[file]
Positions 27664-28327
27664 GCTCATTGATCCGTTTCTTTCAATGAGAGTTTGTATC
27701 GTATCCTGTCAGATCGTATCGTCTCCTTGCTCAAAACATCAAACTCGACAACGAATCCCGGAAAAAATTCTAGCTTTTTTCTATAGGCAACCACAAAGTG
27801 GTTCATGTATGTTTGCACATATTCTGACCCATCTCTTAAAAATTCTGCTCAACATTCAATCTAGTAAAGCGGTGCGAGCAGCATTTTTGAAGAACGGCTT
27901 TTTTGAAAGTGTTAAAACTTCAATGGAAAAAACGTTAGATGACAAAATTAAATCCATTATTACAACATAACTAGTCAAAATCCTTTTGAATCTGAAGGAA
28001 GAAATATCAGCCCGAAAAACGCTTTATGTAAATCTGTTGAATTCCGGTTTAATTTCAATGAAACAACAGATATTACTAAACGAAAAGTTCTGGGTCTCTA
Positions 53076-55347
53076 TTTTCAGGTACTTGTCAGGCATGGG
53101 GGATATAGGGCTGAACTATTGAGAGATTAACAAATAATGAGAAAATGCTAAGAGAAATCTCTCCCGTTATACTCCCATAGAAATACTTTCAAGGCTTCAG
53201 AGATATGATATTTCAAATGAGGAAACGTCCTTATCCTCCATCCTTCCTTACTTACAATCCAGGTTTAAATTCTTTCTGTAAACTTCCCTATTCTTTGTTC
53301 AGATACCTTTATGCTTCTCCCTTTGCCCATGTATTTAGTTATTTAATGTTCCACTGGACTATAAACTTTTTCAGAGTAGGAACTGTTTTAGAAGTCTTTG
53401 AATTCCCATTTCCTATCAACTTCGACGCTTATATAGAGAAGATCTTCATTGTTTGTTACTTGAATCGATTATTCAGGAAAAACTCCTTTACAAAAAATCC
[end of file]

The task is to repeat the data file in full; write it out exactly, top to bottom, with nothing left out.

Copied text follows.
Positions 27664-28327
27664 GCTCATTGATCCGTTTCTTTCAATGAGAGTTTGTATC
27701 GTATCCTGTCAGATCGTATCGTCTCCTTGCTCAAAACATCAAACTCGACAACGAATCCCGGAAAAAATTCTAGCTTTTTTCTATAGGCAACCACAAAGTG
27801 GTTCATGTATGTTTGCACATATTCTGACCCATCTCTTAAAAATTCTGCTCAACATTCAATCTAGTAAAGCGGTGCGAGCAGCATTTTTGAAGAACGGCTT
27901 TTTTGAAAGTGTTAAAACTTCAATGGAAAAAACGTTAGATGACAAAATTAAATCCATTATTACAACATAACTAGTCAAAATCCTTTTGAATCTGAAGGAA
28001 GAAATATCAGCCCGAAAAACGCTTTATGTAAATCTGTTGAATTCCGGTTTAATTTCAATGAAACAACAGATATTACTAAACGAAAAGTTCTGGGTCTCTA
Positions 53076-55347
53076 TTTTCAGGTACTTGTCAGGCATGGG
53101 GGATATAGGGCTGAACTATTGAGAGATTAACAAATAATGAGAAAATGCTAAGAGAAATCTCTCCCGTTATACTCCCATAGAAATACTTTCAAGGCTTCAG
53201 AGATATGATATTTCAAATGAGGAAACGTCCTTATCCTCCATCCTTCCTTACTTACAATCCAGGTTTAAATTCTTTCTGTAAACTTCCCTATTCTTTGTTC
53301 AGATACCTTTATGCTTCTCCCTTTGCCCATGTATTTAGTTATTTAATGTTCCACTGGACTATAAACTTTTTCAGAGTAGGAACTGTTTTAGAAGTCTTTG
53401 AATTCCCATTTCCTATCAACTTCGACGCTTATATAGAGAAGATCTTCATTGTTTGTTACTTGAATCGATTATTCAGGAAAAACTCCTTTACAAAAAATCC